The Game of Inventing: Ludic Heuristics, Ontological Play, and Pleasurable Research

Jacob Steven Euteneuer

Abstract


Everyone plays games, but very few of us have experience in creating games. Children are taught simple folk-games like Tag and The Floor is Lava but rarely graduate on into creating their own unique experiences through invented games. This proposal positions games as a culturally relevant medium that often suffers from players inability to understand the motivations and purpose behind a game’s creation. Drawing on examples from diverse fields such as visual design, leisure studies, human-computer interaction, and multimodal composition, this chapter examines the potential for the development of “ludic heuristics” which allow composers and rhetors to both create and analyze games and play through the process of inventing their own games. This heuristic breaks down games into three components: their materials, limits, and goals. An ontological understanding of the objects, affordances, and motivations for playing a game can then be used to analyze existing games with the ultimate goal of having students create their own serious or persuasive games. As scholars such as Rebekah Schultz Colby (2017) have noted, there is a push to use digital and board games in the classroom, though there is very little established in terms of actual implementation, best practice, and pedagogical foundation for the inclusion of games. This chapter analyzes the possibilities for developing new invention practices for creating games that go beyond cloning and imitation. While the field of rhetoric has a long history of using innovative methods applied to grammar (Christensen, 1963), reappropriation and remix (Palmeri, 2012), and style (Lanham, 2006), there is little research on the application of heuristics to develop play both as an end and as a means in composing multimodal texts. This chapter argues that a framework of materials, limits, and goals lead to the development of a ludic heuristic which can then be used to produce games which model systems, produce arguments, and express beliefs.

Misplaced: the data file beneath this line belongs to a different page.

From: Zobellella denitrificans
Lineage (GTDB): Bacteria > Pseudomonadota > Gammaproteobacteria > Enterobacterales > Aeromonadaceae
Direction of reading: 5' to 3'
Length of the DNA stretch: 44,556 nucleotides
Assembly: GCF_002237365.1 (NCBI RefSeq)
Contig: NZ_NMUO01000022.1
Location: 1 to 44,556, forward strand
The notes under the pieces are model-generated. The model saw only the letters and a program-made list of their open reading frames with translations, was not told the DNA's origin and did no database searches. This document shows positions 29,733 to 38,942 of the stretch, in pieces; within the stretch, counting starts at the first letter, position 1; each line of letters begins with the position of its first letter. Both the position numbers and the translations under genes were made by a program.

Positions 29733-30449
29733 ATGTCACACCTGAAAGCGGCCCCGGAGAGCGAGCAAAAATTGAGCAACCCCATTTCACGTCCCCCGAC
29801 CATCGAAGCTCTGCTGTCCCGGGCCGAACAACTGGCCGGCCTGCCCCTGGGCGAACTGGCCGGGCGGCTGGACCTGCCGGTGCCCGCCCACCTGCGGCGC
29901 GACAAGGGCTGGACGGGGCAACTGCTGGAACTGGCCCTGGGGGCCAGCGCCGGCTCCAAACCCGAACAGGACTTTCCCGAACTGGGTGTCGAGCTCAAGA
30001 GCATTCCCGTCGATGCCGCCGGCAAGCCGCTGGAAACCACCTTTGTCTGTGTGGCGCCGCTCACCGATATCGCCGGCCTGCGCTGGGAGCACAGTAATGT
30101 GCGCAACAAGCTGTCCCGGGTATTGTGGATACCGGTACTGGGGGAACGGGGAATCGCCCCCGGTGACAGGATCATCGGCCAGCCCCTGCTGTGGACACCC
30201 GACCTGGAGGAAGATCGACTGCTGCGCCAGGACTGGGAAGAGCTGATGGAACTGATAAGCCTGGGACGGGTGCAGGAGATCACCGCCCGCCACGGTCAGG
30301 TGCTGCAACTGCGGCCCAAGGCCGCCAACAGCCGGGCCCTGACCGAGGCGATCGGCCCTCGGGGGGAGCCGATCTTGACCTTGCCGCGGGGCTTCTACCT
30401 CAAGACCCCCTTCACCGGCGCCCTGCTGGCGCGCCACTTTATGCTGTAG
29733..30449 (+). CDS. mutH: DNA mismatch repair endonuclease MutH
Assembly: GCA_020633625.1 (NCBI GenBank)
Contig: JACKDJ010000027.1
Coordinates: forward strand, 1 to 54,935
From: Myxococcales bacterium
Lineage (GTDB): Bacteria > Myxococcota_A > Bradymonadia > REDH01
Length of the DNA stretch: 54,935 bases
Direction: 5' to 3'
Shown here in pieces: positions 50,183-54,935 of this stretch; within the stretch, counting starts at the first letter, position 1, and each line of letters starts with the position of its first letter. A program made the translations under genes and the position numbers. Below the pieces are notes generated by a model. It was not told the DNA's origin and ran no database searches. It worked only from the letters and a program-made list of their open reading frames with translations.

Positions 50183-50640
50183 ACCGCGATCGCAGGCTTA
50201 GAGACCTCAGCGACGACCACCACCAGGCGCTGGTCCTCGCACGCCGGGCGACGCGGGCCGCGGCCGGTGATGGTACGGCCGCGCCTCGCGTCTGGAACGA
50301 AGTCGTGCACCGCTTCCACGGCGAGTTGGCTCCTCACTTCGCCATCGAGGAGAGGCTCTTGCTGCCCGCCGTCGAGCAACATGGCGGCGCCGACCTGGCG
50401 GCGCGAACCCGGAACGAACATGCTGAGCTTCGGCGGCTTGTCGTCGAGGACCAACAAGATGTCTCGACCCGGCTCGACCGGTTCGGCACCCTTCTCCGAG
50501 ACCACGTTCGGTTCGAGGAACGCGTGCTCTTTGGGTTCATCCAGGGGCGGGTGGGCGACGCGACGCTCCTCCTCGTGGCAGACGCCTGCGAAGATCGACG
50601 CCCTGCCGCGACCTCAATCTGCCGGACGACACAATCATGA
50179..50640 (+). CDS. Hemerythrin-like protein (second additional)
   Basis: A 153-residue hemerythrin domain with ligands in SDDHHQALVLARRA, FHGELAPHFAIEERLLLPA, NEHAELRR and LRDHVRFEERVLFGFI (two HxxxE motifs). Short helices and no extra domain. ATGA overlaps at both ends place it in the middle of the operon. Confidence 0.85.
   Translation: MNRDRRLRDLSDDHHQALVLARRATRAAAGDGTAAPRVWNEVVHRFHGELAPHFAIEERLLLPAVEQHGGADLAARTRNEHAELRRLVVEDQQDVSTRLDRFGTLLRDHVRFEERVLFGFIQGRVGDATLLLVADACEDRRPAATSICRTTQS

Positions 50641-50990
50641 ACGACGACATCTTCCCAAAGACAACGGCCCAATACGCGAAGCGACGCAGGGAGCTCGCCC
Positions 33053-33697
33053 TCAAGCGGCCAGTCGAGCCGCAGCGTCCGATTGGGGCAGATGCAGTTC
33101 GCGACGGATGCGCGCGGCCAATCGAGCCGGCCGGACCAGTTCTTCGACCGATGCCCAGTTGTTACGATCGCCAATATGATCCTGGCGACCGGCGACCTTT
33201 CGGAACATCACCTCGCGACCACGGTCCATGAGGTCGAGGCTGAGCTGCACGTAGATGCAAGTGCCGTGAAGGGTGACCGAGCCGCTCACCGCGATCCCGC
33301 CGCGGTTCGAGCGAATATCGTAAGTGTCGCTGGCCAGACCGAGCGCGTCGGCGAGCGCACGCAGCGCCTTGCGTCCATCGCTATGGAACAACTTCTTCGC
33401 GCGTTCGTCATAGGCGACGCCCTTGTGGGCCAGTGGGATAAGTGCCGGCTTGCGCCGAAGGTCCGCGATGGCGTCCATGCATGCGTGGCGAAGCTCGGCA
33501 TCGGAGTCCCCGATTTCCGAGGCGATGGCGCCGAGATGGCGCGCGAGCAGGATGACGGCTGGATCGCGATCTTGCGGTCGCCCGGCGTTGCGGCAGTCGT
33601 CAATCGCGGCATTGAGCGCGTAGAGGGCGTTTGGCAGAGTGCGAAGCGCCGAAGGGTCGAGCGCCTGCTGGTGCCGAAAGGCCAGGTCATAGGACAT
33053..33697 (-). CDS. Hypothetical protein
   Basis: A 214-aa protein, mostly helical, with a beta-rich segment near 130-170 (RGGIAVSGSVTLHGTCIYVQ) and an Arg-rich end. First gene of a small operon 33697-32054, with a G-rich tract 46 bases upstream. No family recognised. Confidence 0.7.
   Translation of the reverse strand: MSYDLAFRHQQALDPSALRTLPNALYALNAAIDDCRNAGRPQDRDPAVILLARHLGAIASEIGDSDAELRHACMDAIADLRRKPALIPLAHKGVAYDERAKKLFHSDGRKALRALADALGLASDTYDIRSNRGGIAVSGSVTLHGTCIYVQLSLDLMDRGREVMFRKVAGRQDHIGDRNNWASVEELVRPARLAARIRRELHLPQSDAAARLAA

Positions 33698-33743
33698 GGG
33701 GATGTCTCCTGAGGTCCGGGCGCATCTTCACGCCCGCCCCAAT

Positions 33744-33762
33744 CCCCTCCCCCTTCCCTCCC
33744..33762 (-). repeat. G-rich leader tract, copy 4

Keywords


composition; rhetoric; game development; ontology of play

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DOI: https://doi.org/10.4101/jvwr.v11i3.7324

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